* Vice governor: tightening debate relevant at any future meeting
* Hampl’s stance more hawkish than bank staff forecast
* Hampl: Czech economy doing well, slightly above potential
By Robert Muller
PRAGUE, Aug 29 (Reuters) - The Czech central bank may debate tightening monetary policy at any upcoming policy meeting, Vice-Governor Mojmir Hampl said in an interview, and he might vote to raise interest rates as early as the next meeting, in September.
The Czech National Bank (CNB) raised rates from near zero on Aug. 3, its first increase and the first by a European Union central bank since 2008.
At the same time, though, the bank’s staff forecast and Governor Jiri Rusnok downplayed the prospects for further tightening, making Hampl’s views clearly hawkish in comparison.
Hampl attributed his view to the latest data, which he said confirmed his intuition that economic growth was faster than previously thought.
“The development is good, and of course there is a big question therefore of how fast to proceed with tightening of monetary conditions,” Hampl told Reuters on Tuesday. “At any meeting now, it will be relevant to debate further tightening.”
Gross domestic product grew 2.3 percent in the second quarter, beating all forecasts with the fastest quarterly growth on record and putting annual growth at 4.5 percent.
Hampl said, in fact, he saw a possibility of voting for a rate hike at the Sept. 27 policy meeting.
“I would not rule it out at all,” he said. “It seems possible to me that another moment may come at the next session.”
Hampl did not attend the August meeting but said he would have supported the board’s unanimous decision to raise the main repo rate by 20 basis points to 0.25 percent.
In July, inflation accelerated to 2.5 percent year-on-year. The central bank expects it to overshoot the bank’s 2 percent target for several more months, then drop to 1.9 percent in the third quarter of 2018.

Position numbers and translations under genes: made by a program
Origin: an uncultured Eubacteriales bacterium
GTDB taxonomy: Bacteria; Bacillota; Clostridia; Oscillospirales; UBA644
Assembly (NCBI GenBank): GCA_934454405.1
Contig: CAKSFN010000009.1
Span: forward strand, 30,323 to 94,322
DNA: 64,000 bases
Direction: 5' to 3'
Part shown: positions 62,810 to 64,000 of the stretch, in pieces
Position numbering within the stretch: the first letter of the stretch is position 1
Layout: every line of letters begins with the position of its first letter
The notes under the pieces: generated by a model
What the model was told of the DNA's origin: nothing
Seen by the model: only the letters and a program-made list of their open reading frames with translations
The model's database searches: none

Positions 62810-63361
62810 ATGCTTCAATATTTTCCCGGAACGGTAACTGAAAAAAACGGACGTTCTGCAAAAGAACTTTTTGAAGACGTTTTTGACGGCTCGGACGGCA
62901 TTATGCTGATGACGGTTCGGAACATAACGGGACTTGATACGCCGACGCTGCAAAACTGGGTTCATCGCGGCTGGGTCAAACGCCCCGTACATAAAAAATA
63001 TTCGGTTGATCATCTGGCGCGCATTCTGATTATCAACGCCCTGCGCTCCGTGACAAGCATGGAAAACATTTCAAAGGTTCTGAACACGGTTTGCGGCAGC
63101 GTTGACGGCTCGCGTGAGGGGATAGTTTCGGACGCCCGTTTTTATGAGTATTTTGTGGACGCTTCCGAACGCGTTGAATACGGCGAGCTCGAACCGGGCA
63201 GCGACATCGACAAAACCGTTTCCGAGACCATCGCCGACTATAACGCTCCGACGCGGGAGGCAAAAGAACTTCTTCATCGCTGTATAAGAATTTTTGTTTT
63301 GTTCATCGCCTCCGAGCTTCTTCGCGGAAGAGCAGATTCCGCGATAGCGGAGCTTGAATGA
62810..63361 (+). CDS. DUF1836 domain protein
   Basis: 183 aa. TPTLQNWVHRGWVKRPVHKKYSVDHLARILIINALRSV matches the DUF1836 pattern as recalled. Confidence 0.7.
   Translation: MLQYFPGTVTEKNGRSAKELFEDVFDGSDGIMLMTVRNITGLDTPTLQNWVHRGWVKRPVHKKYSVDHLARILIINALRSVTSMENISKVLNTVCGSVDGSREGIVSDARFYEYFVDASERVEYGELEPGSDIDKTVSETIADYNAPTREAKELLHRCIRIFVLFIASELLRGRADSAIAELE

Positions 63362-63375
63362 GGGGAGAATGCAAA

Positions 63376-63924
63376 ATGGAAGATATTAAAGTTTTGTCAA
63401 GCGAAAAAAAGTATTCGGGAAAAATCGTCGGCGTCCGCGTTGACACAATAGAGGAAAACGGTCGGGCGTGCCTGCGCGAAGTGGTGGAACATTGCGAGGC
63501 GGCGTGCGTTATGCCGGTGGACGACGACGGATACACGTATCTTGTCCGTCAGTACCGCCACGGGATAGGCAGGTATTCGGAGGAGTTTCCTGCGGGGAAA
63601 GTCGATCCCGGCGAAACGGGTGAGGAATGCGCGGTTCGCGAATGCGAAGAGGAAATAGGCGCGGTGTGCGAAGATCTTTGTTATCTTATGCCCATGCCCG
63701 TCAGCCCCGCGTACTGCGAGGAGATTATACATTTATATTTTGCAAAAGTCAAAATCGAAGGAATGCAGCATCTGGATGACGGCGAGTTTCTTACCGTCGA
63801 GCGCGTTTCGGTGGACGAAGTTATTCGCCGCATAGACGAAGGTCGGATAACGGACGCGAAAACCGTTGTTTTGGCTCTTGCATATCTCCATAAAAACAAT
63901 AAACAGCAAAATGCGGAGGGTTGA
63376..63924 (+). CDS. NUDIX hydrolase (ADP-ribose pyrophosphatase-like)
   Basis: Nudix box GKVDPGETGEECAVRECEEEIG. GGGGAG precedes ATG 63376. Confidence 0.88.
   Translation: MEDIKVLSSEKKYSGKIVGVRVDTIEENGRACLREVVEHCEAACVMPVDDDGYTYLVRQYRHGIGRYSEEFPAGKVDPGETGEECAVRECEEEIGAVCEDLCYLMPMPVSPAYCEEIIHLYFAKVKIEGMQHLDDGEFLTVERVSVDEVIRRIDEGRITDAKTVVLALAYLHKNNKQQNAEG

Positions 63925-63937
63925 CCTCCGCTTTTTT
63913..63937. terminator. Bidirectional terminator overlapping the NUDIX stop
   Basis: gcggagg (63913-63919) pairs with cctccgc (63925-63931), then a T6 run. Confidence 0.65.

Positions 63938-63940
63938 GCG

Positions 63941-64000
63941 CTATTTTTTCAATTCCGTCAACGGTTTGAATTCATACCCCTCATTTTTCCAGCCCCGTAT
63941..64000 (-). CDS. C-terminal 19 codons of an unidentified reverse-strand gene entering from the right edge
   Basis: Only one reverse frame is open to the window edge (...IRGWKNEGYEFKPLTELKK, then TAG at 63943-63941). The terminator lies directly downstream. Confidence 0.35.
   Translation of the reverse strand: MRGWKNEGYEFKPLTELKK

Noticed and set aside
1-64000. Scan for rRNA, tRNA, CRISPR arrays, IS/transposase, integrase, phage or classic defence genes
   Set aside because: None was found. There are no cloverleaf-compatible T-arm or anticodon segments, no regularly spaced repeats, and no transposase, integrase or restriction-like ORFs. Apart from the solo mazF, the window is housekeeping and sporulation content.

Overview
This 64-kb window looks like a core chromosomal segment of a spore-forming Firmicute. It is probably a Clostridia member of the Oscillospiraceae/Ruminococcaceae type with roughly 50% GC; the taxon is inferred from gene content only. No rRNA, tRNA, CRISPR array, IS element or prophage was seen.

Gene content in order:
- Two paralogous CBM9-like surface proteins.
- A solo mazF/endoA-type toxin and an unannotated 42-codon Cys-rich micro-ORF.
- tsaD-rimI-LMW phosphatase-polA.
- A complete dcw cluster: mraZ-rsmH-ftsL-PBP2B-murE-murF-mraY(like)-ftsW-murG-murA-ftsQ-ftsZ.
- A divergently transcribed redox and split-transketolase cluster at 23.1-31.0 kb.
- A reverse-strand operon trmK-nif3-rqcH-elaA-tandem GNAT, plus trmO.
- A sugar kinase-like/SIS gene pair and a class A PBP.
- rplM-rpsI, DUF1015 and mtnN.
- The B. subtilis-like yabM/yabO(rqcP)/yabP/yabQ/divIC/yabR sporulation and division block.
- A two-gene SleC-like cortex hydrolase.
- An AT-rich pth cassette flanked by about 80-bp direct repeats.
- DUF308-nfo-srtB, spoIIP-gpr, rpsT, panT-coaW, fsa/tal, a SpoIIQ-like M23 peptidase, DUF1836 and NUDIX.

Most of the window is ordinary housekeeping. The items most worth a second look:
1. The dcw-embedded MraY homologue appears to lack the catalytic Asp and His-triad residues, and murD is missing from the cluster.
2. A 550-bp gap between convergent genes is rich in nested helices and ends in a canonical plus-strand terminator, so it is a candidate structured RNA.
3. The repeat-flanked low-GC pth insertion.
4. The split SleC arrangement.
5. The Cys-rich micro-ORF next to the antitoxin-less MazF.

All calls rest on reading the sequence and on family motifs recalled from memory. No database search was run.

The bank’s forecast anticipates just two more rate increases by the end of 2018. The board said rate moves would be limited by loose European Central Bank policy.
Hampl said ECB moves must be taken into consideration, but euro zone developments were perhaps less relevant than they had been.
In April, the central bank dropped its policy of keeping the crown’s exchange rate on the weak side of 27 per euro, allowing the currency to strengthen in the first stage of policy normalisation.
The crown has since gained 3.2 percent, but billions of euros worth of crown positions still held by investors waiting for exit have clouded the exchange rate outlook.
Hampl said trading restraints may limit the currency’s sensitivity to rate increases now.
“It seems that in a number of countries in the developed world, a number of classic economic ideas on trades which can be made does not apply thanks to limits on counterparty, risk management systems, capital requirements and so on,” Hampl said.
“In other words, I would worry less about what using the interest rates does implicitly with the exchange rate than in other times. I think the reality is different today compared to the times before the financial crisis.”
Hampl played down a possible impact on the crown of an unusual number of treasury bills maturing in September - a total of 196 billion Czech crowns worth ($46.03 million).
The short-term instruments have been used by investors to park long-crown positions. Analysts have said redemptions would give investors cash, which some may prefer to sell rather than try to reinvest at negative short-term market rates.
“It is a factor which creates uncertainty regarding future development,” Hampl said. “On the other hand, if the uncertainty was really big for market players, we would see that in the implied market rates - and there is nothing dramatic going on there.” ($1 = 21.7230 Czech crowns) (Editing by Jan Lopatka, Larry King)